On the Parish? is a study of the negotiations which took place over the allocation of poor relief in the rural communities of sixteenth, seventeenth and early eighteenth century England. It analyses the relationships between the enduring systems of informal support through which the labouring poor made attempts to survive for themselves; the expanding range of endowed charity encouraged by the late sixteenth century statutes for charitable uses; and the developing system of parish relief co-ordinated under the Elizabethan poor laws. Based on exhaustive research in the archives of the trustees who administered endowments, of the overseers of the poor who assessed rates and distributed pensions, of the magistrates who audited and co-ordinated relief and of the royal judges who played such an important role in interpreting the Elizabethan statutes, the book reconstructs the hierarchy of provision of relief as it was experienced among the poor themselves. It argues that receipt of a parish pension was only the final (and by no means the inevitable) stage in a protracted process of negotiation between prospective pensioners (or 'collectioners', as they came to be called) and parish officers. This running theme is itself reflected in a series of chapters whose sequence seeks to mirror the experience of indigence, moving gradually (and by stages) from the networks of care provided by kin and neighbours into the bureaucracy of the parish relief system, emphasising in particular the importance of labour discipline in the thinking of parish officers. By illuminating the workings of a relief system in which notions of entitlement were both under-developed and contested, On the Parish? provides historical perspective for contemporary debates about the rights and obligations of the poor in a society where the dismantling of the welfare state implies that there is, once again, no right to relief from cradle to grave.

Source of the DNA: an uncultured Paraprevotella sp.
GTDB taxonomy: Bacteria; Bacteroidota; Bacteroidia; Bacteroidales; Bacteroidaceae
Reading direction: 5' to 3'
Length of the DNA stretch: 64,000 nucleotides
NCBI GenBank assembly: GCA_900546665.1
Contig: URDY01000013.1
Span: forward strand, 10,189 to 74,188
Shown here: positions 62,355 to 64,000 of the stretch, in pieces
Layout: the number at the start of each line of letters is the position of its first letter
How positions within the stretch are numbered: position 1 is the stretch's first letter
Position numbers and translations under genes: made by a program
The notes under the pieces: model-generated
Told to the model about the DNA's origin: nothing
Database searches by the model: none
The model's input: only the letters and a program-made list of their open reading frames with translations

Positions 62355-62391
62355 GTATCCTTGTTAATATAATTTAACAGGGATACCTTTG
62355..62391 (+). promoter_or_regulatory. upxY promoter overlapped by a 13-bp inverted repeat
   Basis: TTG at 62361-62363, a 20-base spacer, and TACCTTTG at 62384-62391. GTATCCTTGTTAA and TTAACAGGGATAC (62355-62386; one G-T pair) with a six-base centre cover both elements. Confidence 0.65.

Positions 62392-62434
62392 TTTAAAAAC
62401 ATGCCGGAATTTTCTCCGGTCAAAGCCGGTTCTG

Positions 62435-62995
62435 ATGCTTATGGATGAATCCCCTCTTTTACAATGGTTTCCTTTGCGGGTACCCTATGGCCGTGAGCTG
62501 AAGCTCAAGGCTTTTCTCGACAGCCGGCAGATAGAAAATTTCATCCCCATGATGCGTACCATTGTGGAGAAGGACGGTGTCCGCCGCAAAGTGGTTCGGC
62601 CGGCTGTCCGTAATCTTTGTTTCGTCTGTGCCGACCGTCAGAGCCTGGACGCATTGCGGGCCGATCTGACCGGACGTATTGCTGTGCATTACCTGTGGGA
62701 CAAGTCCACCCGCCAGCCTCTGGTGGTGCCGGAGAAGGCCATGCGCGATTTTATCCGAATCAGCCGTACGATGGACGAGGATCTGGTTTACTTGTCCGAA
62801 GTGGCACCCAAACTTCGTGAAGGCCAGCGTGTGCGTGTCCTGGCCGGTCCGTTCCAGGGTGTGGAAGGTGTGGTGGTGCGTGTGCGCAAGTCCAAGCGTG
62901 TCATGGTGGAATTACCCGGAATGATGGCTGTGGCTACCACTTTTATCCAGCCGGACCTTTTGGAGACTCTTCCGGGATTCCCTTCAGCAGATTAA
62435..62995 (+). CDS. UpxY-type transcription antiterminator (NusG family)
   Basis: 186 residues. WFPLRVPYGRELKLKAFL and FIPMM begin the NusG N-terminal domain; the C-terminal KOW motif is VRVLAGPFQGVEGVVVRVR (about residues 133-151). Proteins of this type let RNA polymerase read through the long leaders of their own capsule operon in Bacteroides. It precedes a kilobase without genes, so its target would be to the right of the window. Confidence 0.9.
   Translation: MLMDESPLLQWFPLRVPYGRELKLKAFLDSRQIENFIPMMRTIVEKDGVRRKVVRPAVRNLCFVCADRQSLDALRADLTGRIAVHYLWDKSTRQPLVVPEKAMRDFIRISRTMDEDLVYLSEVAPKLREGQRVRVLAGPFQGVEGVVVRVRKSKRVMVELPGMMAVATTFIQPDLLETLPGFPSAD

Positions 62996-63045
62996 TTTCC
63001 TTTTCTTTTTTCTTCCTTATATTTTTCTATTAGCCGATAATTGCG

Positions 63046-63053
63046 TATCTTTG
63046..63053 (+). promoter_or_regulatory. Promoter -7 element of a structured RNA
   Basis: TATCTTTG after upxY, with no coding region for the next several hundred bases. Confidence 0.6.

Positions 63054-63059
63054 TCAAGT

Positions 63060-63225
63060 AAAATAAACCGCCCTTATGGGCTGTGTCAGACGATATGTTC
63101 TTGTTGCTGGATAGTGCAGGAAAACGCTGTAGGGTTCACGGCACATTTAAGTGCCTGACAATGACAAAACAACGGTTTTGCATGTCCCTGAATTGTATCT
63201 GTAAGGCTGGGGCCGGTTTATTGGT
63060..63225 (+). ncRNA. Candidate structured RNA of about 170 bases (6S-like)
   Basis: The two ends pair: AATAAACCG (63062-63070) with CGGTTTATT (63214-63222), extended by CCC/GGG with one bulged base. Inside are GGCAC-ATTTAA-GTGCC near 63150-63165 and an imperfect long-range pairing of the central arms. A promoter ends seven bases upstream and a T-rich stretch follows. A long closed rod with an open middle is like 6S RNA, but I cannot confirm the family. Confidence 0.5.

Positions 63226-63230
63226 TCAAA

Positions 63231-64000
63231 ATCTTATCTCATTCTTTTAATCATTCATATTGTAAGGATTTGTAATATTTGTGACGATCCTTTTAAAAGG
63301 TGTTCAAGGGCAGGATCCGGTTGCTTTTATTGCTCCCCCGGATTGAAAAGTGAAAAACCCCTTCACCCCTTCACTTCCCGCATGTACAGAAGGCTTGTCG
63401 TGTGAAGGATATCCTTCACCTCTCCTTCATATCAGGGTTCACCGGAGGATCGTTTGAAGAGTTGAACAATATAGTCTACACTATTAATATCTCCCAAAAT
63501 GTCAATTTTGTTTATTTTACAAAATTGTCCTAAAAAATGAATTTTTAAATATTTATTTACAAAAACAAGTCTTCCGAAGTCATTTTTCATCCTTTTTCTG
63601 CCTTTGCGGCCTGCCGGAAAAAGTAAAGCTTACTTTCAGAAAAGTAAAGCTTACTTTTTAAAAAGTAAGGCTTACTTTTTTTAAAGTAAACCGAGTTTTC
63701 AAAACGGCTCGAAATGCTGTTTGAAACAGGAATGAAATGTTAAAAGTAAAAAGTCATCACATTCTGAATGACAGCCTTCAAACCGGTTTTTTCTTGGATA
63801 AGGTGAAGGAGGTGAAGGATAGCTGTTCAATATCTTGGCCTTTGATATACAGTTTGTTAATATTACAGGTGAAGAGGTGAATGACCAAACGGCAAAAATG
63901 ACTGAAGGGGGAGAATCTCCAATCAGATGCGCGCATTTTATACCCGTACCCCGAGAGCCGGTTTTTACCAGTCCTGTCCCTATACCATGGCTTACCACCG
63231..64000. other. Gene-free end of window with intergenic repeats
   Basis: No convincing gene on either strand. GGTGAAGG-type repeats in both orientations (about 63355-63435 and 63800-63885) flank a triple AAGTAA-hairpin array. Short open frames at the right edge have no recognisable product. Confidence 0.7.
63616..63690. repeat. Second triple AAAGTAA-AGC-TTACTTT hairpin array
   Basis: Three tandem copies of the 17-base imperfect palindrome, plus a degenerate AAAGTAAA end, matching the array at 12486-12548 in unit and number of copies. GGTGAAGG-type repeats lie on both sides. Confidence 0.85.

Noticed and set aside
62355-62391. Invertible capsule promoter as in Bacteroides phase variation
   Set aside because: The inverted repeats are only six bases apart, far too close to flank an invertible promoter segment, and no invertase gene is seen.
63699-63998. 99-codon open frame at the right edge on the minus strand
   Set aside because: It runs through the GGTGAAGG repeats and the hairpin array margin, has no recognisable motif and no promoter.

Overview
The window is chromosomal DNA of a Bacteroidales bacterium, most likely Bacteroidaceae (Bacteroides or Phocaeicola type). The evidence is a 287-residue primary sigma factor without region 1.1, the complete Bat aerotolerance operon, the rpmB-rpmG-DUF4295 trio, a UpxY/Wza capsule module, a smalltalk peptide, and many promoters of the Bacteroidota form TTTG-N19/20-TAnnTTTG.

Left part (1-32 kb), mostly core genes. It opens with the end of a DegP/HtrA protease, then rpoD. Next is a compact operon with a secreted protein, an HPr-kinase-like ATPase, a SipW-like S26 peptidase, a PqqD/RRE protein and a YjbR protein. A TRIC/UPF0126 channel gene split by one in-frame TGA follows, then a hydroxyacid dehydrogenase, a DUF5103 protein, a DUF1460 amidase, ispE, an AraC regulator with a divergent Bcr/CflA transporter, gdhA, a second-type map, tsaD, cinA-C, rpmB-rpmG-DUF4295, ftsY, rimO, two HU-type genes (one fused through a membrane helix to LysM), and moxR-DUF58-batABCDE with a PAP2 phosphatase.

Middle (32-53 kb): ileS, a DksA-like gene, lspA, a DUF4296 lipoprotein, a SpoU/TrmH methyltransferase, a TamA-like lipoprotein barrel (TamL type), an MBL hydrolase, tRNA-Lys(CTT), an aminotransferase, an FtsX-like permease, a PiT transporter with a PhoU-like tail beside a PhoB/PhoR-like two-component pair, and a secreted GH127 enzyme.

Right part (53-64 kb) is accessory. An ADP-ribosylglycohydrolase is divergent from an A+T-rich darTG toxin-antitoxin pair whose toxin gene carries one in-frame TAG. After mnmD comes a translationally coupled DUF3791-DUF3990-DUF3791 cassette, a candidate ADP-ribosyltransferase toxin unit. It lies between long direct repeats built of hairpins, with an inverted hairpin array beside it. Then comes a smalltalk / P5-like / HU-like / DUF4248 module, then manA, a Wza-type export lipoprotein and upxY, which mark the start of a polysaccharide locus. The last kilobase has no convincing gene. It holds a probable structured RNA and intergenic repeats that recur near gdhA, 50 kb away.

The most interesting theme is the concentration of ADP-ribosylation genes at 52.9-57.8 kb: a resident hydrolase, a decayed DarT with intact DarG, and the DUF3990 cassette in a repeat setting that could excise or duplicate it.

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61.950000 USD

On the Parish?: The Micro-Politics of Poor Relief in Rural England 1550-1750